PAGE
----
On Jewelry, the fifth track of Negro Swan, trans rights activist Janet Mock says; "people try to put is down by saying, 'she's doing the most, or he's way too much,' but why would we want to do the least?"
Members of minority groups are used to being told to pipe down, their voices often declared by those in power as irritating kinks in the system as opposed to emotionally mandated cries for justice. There's an urgent passion surging through Negro Swan, Blood Orange's fourth album, and it makes for a richly rewarding listen; Blood Orange (aka Dev Hynes) is, with excellence, doing the most.
Negro Swan is less accessible than Hynes' critically acclaimed 2016 release Freetown Sound; where that album presented a number of bouncy pop morsels (Best to You, EVP, Better Than Me), Negro Swan largely sheds conventional structures, instead letting its ideas move more fluidly as skits and vignettes. Pop fans shouldn't be deterred; there are a number of dances to be had. Hope, featuring Tei Shi and Puff Daddy is a stunning mid-tempo jam, and Charcoal Baby is an energetic wash of broad synths and melodic guitar.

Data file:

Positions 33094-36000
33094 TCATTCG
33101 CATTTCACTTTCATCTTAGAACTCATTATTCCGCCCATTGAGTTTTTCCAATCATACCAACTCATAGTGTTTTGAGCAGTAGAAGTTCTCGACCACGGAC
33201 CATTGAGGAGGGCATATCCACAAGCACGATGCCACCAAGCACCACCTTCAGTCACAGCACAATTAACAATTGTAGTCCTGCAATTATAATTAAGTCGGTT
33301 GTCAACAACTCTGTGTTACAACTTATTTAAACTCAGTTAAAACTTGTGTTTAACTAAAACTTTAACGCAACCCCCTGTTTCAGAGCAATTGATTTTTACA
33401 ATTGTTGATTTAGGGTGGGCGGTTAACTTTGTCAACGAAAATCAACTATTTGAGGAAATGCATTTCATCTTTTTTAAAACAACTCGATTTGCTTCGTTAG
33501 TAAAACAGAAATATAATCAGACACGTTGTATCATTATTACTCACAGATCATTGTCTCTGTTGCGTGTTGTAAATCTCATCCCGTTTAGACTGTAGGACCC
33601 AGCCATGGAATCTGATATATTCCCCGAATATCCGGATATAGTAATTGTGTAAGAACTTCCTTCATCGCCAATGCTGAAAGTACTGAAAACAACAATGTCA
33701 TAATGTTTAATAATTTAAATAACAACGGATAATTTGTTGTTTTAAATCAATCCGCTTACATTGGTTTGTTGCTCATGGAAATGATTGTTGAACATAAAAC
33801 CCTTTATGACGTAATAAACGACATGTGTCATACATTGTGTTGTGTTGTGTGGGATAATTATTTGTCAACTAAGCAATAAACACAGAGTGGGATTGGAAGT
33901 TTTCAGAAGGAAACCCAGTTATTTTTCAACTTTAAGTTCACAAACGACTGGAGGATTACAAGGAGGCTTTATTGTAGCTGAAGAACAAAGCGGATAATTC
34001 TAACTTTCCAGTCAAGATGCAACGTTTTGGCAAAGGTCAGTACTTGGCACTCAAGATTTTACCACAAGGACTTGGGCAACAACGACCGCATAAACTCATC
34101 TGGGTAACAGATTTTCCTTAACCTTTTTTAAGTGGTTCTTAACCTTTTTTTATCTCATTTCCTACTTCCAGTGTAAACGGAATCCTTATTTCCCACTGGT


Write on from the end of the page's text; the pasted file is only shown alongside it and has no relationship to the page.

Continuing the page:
The record saves its best songs for last, with 11th track Dagenham Dream kicking off a run of dynamic, intoxicating pop. On that track, Hynes recounts being bullied for his blackness and queerness as a kid, before Nappy Wonder, a dreamy sequel on which Hynes skateboards his troubles away. The minimal production lets his beautiful falsetto come into focus on the frustrated cry of a chorus; "Feelings never had no ethics/feelings never have been ethical".
Hynes' anger at the injustices of society have been transformed into a thoughtful album that reflects the headlines as much as his headspace – samples of sirens appear frequently, lending fear to his ruminations on black depression and anxiety. And although some listeners may get lost in Negro Swan's strange pacing, it's a fine progression of Hynes' proudly political form of pop.
Blood Orange, Negro Swan
An electric smorgasbord of Dev Hynes' politically-charged musings